• coach their fellow students on trusted strategies for effective time management, studying, exam preparation.

Additionally, they

  • attend/complete required trainings and represent the SSR team at various university events,
  • undertake statistical analysis of student success markers, proposing potential coaching interventions,
  • participate in the planning and execution of the Regional Symposium for Student Success,
  • attend and occasionally lead weekly team meetings throughout the fall and spring semester,
  • investigate and report on best practices and scholarly research in the area of student success,
  • conduct quality reviews and clinical supervision of other peer coaches, and
  • handle additional administrative duties including but not limited to, regular reporting of peer coaching and facilitation sessions, promoting and advertising campus resources, communicating with university personnel, monitoring the success@ttu.edu mailbox, update web pages, answering incoming phone calls for 806-742-7774 (SPRG), and other basic administrative duties as they arise.

How does the work of these Success  Coaches affect Texas Tech's many other supportive personnel?

The principle of harambee applies here: "Pushing forward together." In short, it expands the team in some ways.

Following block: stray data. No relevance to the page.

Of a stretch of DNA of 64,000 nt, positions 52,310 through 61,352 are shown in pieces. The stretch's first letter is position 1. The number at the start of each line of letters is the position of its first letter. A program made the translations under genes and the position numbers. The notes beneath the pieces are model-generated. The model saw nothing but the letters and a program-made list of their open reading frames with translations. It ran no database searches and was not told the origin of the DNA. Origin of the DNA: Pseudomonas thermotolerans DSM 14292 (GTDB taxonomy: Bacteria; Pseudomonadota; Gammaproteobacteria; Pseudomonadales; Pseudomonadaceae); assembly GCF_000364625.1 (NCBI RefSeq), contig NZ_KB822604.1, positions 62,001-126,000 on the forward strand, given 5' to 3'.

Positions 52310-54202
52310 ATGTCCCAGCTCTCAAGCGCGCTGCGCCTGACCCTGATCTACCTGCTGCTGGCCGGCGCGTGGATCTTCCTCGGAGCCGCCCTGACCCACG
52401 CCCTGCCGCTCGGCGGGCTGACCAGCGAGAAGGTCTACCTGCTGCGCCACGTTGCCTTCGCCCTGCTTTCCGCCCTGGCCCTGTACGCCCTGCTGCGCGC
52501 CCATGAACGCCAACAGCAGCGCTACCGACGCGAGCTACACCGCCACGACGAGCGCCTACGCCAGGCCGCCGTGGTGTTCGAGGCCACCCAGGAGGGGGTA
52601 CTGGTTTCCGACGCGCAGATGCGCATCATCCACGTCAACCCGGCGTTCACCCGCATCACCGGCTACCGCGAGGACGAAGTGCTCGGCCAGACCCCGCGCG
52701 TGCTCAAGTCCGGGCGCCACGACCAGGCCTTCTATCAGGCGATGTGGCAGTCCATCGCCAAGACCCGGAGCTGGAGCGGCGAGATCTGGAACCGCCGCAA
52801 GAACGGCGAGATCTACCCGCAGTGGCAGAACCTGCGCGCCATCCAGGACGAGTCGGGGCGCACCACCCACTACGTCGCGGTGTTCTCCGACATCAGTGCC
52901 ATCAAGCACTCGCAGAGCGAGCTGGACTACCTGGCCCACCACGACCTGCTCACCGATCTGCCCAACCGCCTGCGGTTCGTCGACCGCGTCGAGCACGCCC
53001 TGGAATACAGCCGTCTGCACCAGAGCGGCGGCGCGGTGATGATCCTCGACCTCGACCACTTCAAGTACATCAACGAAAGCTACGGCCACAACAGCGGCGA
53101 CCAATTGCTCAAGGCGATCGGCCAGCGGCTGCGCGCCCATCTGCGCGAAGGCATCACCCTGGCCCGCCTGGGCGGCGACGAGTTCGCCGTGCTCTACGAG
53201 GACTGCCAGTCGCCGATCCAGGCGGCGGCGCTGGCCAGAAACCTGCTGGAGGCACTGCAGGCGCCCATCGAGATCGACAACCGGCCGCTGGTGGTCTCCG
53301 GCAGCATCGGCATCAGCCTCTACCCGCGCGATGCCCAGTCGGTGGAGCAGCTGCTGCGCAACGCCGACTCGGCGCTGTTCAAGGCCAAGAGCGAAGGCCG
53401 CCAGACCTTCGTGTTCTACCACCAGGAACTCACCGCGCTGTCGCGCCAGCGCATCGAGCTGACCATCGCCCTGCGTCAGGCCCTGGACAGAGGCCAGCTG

Thankfully, academic advisors and faculty members and many other support personnel already invest in accomplishing many of the same responsibilities each term. Generally speaking, these efforts are accomplished in response to requests and visits made by students. As you well know, the demands on these personnel, are substantial.

So, where they can, PSCs are working to shoulder a small bit of the load. Specifically, you can trust the following is true:

  • These student workers are providing students with an easily- and readily- available listening ear that always ends the conversation with, "The good news is, there's a resource for that."
  • These student workers are able to drum up interest from those students who aren't yet fully capitalizing on the resources of our campus.
  • These student workers are helping students learn to answer their own foundational questions, freeing your students to engage you in higher-level conversations that require the investment of committed and knowledgeable professionals.